4. 4.
    Bowman, C.T., Hanson, R.K., Davidson, D.F., Gardiner, W.C., Lissianski, V., Smith, G.P., Golden, D.M., Frenklach, M., Goldenberg, M.: GRI-Mech (2008). Accessed February 2013 http://www.me.berkeley.edu/gri-mech/
  5. 5.
    Chase, M.: NIST-JANAF Thermochemical tables. J. Phys. Chem. Ref. Data, Monogr. Suppl. (1998)Google Scholar
  6. 6.
    Cheng, P.: Dynamics of a radiating gas with application to flow over a wavy wall. AIAA J. 4, 238–245 (1966)CrossRefGoogle Scholar
  7. 7.
    Chomiak, J., Karlsson, A.: Flame liftoff in diesel sprays. In: Proceedings of 26th International Symposium on Combustion, pp. 2557–2564 (1996)Google Scholar
  8. 8.
    Cuoci, A., Frassoldati, A., Ferraris, G., Buzzi, Faravelli, T., Ranzi, E.: The ignition, combustion and flame structure of carbon monoxide/hydrogen mixtures. Note 2: Fluid dynamics and kinetic aspects of syngas combustion. Int. J. Hydrog. Energy 32, 3486–3500 (2007)CrossRefGoogle Scholar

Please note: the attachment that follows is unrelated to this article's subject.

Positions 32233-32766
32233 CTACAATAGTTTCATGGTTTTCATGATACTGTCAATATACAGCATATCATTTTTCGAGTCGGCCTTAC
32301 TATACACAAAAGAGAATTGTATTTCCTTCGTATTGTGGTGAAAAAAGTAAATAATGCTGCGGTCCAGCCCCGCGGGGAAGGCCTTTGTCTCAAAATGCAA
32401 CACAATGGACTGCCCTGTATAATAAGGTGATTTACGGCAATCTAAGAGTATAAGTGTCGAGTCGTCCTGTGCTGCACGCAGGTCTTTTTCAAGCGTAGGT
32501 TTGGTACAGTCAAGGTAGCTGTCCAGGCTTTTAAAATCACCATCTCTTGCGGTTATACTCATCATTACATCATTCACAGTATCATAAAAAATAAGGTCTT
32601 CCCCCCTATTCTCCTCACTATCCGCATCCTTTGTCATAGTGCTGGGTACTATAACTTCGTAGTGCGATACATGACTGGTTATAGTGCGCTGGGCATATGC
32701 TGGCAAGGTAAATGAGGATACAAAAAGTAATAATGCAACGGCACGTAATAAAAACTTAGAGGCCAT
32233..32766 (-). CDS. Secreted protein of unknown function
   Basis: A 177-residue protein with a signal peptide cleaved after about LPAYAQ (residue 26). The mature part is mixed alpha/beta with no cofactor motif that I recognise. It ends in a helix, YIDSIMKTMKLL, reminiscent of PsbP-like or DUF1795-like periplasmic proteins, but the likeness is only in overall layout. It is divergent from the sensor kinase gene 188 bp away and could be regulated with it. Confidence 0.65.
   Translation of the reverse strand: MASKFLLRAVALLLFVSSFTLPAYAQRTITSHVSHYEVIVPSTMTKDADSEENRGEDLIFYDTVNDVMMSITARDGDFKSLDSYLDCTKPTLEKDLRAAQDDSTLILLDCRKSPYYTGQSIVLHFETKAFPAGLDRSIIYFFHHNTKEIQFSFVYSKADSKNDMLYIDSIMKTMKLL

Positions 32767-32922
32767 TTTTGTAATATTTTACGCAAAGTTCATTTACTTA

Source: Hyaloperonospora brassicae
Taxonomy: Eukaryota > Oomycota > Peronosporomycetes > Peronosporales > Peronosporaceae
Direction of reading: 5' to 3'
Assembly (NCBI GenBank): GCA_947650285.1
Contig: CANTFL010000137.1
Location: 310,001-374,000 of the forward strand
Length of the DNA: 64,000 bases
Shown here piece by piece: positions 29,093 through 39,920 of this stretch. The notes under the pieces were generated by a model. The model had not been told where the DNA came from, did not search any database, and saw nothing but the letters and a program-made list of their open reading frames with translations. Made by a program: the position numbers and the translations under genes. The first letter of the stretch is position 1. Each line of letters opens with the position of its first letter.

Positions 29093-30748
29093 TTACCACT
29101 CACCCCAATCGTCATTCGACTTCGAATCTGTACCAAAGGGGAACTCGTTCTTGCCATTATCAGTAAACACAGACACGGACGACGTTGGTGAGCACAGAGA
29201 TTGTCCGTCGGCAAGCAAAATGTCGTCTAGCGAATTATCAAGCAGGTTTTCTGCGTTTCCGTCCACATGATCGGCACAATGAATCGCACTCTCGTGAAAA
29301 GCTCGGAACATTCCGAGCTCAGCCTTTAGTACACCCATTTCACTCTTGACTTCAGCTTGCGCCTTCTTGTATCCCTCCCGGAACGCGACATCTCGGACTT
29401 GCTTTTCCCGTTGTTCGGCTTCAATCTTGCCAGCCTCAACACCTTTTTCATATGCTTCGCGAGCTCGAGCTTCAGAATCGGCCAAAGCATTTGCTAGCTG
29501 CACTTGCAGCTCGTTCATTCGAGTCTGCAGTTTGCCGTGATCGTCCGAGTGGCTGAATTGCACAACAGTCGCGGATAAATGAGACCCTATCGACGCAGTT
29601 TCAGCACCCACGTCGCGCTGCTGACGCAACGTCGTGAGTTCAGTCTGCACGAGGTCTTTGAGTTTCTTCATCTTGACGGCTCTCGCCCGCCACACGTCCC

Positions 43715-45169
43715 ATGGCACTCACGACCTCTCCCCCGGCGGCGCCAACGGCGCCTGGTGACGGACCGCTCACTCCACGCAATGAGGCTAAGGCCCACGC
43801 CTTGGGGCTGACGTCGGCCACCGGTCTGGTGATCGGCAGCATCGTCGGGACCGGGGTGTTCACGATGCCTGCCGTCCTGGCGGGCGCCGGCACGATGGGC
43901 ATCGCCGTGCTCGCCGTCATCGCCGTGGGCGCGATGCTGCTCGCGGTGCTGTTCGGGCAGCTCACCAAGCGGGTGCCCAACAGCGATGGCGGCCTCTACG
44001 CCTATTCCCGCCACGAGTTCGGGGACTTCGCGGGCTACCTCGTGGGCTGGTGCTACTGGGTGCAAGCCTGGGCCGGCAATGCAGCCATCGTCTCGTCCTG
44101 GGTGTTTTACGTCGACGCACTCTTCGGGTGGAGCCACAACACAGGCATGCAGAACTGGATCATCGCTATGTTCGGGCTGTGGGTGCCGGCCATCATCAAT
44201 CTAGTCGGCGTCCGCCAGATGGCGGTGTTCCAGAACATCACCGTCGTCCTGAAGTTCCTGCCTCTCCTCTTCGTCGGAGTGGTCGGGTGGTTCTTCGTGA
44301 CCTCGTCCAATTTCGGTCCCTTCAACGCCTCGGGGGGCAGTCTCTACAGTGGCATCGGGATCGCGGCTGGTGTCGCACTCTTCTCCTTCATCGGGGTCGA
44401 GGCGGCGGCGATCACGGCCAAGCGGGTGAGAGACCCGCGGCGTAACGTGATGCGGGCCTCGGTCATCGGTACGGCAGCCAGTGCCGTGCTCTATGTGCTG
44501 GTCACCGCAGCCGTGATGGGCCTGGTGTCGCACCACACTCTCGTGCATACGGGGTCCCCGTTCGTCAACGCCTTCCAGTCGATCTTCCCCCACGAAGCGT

9. 9.
    Dally, B.B., Masri, A.R., Barlow, R.S., Fiechtner, G.J.: Instantaneous and mean compositional structure of bluff- body stabilised nonpremixed flames. Combust. Flame 114, 119–148 (1998)CrossRefGoogle Scholar
  10. 10.
    Dunn, M.J., Masri, A.R., Bilger, R.W.: A new piloted premixed jet burner to study strong finite-rate chemistry effects. Combust. Flame 151, 46–60 (2007)CrossRefGoogle Scholar
  11. 11.
    Dunn, M.J., Masri, A.R., Bilger, R.W., Barlow, R.S., Wang, G.H.: The compositional structure of highly turbulent piloted premixed flames issuing into a hot coflow. Proc. Combust. Inst. 32, 1779–1786 (2009)CrossRefGoogle Scholar
  12. 12.
    Fox, R.O.: Computational models for turbulent reacting flows. Cambridge University Press, Cambridge (2003)CrossRefGoogle Scholar
  13. 13.
    Frank, J.H., Barlow, R.S., Lundquist, C.: Radiation and nitric oxide formation in turbulent non-premixed jet flames. Proc. Comb. Inst 28, 447–454 (2000)CrossRefGoogle Scholar
  14. 14.
    Frassoldati, A., Faravelli, T., Ranzi, E: The ignition, combustion and flame structure of carbon monoxide/hydrogen mixtures. Note 1: Detailed kinetic modeling of syngas combustion also in presence of nitrogen compounds. Int. J. Hydroge. Energy 32, 3471–3485 (2007)CrossRefGoogle Scholar
  15. 15.